Executive Corner: A Peek Inside the Latest Data-Valuation Trends
The latest valuation statistics from the recently released “A/E Business Valuation and M&A Transactions Study” reveals some interesting trends, including significantly higher valuation multiples for larger firms and higher equity values across the board due to improved profitability and stronger balance sheets.
Table 1 illustrates overall enterprise values as a multiple of earnings before interest, taxes, depreciation and amortization (EBITDA) in 2021. The “minority interest valuation multiples” reflect enterprise values (i.e., the value of a company on a debt-free, cash-free basis) of firms that have traded minority (non-controlling) ownership stakes, typically as part of an internal ownership transition or non-controlling ESOP transaction. The “controlling interest EBITDA multiples” reflect the enterprise values of firms that have been acquired by—or merged with—another firm.
When survey data are analyzed as a whole, the overall enterprise values were relatively unchanged from the prior year. However, the aggregated data masks some trends within specific sample segments. For example, 2021 not only brought a robust recovery following the initial impact of the COVID-19 pandemic, but it also brought a sharp increase in M&A activity, with notable activity among large private-equity players. As illustrated in Table 2, the demand for larger firms among private equity and larger, well-funded strategic buyers can be seen in the markedly higher multiples paid for larger firms.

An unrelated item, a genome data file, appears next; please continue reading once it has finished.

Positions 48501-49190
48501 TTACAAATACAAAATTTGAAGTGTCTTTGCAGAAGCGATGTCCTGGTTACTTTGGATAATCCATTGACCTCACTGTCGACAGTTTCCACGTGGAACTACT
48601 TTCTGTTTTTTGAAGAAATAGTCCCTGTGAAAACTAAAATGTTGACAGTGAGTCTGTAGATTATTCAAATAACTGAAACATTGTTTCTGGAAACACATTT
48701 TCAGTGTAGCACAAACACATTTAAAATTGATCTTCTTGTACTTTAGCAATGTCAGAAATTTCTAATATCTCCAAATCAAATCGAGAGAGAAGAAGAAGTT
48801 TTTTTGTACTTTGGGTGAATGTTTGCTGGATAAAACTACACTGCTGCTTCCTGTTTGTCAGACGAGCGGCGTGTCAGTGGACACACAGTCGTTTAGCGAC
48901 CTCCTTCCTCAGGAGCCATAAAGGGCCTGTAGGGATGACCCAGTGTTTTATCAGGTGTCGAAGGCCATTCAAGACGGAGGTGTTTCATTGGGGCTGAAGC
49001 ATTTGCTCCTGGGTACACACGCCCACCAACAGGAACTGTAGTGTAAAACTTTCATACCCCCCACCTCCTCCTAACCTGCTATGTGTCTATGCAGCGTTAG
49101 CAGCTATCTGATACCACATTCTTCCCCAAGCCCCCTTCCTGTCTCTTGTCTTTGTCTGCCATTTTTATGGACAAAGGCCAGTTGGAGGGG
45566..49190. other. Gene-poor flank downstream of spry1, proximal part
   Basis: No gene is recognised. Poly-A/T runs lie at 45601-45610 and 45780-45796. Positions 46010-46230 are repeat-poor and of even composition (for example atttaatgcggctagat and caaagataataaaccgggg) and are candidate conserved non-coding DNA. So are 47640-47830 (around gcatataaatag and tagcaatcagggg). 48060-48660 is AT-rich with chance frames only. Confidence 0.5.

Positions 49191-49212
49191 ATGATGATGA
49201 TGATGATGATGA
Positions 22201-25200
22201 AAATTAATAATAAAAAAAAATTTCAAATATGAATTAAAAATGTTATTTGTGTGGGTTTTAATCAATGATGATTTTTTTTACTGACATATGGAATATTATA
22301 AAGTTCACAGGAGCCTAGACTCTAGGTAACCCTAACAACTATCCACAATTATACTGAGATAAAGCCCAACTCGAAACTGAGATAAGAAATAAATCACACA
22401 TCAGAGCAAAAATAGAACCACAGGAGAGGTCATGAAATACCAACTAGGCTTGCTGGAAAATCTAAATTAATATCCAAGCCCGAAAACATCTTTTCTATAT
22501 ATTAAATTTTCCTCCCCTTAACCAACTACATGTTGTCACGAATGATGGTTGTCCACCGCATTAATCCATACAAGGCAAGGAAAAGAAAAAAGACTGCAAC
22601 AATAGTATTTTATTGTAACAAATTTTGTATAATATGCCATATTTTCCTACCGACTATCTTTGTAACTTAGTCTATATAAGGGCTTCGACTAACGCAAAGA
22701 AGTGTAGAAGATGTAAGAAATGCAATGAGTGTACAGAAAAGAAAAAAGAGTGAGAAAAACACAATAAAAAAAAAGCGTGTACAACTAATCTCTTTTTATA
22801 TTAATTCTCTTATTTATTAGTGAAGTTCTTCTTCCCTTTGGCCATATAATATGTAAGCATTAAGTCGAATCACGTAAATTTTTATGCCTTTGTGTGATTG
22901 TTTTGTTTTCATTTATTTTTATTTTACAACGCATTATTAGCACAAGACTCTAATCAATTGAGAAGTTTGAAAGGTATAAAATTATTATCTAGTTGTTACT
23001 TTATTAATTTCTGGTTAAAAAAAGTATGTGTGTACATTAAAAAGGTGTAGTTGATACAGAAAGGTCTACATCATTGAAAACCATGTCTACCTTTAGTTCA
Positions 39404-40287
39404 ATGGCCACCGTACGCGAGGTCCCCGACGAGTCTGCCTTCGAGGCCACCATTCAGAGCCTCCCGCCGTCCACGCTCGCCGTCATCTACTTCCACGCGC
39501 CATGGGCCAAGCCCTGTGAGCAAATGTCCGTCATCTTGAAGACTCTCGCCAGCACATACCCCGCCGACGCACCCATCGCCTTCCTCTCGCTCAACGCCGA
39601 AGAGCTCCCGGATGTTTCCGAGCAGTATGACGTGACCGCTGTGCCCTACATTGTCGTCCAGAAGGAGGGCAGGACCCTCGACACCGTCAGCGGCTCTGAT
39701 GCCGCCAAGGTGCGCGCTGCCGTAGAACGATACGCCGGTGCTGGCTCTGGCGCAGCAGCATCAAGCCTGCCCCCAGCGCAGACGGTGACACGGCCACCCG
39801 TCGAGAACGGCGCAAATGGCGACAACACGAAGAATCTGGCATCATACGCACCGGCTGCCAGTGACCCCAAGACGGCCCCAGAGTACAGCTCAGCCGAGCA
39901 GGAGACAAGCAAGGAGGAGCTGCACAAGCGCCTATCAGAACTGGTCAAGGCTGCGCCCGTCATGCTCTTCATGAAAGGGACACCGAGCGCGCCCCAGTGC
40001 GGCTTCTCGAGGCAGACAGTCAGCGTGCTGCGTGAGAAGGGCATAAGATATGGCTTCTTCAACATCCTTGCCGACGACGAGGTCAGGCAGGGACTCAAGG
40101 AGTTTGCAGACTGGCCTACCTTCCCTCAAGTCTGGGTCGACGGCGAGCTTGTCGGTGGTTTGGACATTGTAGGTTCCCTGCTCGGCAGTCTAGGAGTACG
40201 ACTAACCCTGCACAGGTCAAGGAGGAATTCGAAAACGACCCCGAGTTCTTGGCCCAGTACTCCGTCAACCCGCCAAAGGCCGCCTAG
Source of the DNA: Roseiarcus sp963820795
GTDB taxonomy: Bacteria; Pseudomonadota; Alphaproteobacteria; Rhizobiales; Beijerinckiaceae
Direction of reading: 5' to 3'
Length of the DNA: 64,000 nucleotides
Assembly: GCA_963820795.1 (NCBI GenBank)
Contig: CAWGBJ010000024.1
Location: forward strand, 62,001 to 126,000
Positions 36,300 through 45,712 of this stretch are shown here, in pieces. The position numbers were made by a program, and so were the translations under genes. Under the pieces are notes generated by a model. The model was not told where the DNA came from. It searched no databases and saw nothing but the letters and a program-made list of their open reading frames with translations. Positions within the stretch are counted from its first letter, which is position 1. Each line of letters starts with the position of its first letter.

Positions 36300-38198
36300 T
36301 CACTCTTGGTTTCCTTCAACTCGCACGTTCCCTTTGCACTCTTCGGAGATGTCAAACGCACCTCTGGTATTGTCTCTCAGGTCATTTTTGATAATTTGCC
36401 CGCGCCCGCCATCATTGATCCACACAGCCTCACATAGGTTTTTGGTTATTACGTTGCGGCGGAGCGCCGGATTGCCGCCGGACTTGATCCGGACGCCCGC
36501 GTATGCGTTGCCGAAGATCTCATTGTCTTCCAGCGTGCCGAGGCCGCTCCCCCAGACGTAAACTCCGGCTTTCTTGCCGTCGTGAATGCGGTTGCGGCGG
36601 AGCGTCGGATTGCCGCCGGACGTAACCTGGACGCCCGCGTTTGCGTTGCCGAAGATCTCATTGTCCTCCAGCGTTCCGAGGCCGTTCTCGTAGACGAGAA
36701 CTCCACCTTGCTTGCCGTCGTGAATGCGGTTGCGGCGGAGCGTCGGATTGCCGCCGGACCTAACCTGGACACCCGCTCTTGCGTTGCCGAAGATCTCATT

Valuation multiples, of course, are just one side of the valuation equation. Growth in earnings in 2021, driven by economic recovery and federal spending, has also driven value growth. The surveyed firms experienced net service revenue growth of 6.3 percent on average and increased profit margins. The average pre-distribution EBITDA margin increased from 16.1 percent to 16.5 percent in 2021, and the average pre-tax, pre-bonus profit margin increased from 15.0 percent to 15.7 percent. So even with overall average valuation multiples holding steady, the typical firm would have experienced a 7.5 percent increase in its enterprise value due to revenue and earnings growth alone.
In Good CARES
Finally, it’s important to note that these enterprise values don’t reflect the impact of CARES Act relief that many small and mid-size firms received during the pandemic. Many A/E firms qualified for and received Paycheck Protection Program (PPP) loans in 2020 and 2021, and most qualified for and received complete forgiveness of these loans. For firms that recovered quickly from the initial impacts of the COVID-19 pandemic, the forgiven PPP loans have left them with unexpectedly strong balance sheets and unusually high levels of liquidity. For the average firm, the impact of PPP loan forgiveness on its equity value, which reflects cash and debt levels, was greater than the increase from earnings growth.
While we generally think of stock price appreciation as a positive thing, such spikes in equity value can create challenges for firms transitioning ownership internally. Stock-redemption liabilities become more costly, and the financial hurdles for those buying in become higher. These challenges aside, increased liquidity, strengthened balance sheets and higher stock prices also present opportunities for investment in strategic initiatives, organic growth and the ability to fund acquisitions. We expect these factors to drive continued M&A activity in 2022 and beyond.
To order the complete study, visit www.ROG-Partners.com/AEStudy.
More analysis of the results of the 2021 survey will be offered Nov. 2-4, 2022, at the Growth & Ownership Strategies Conference in Naples, Fla.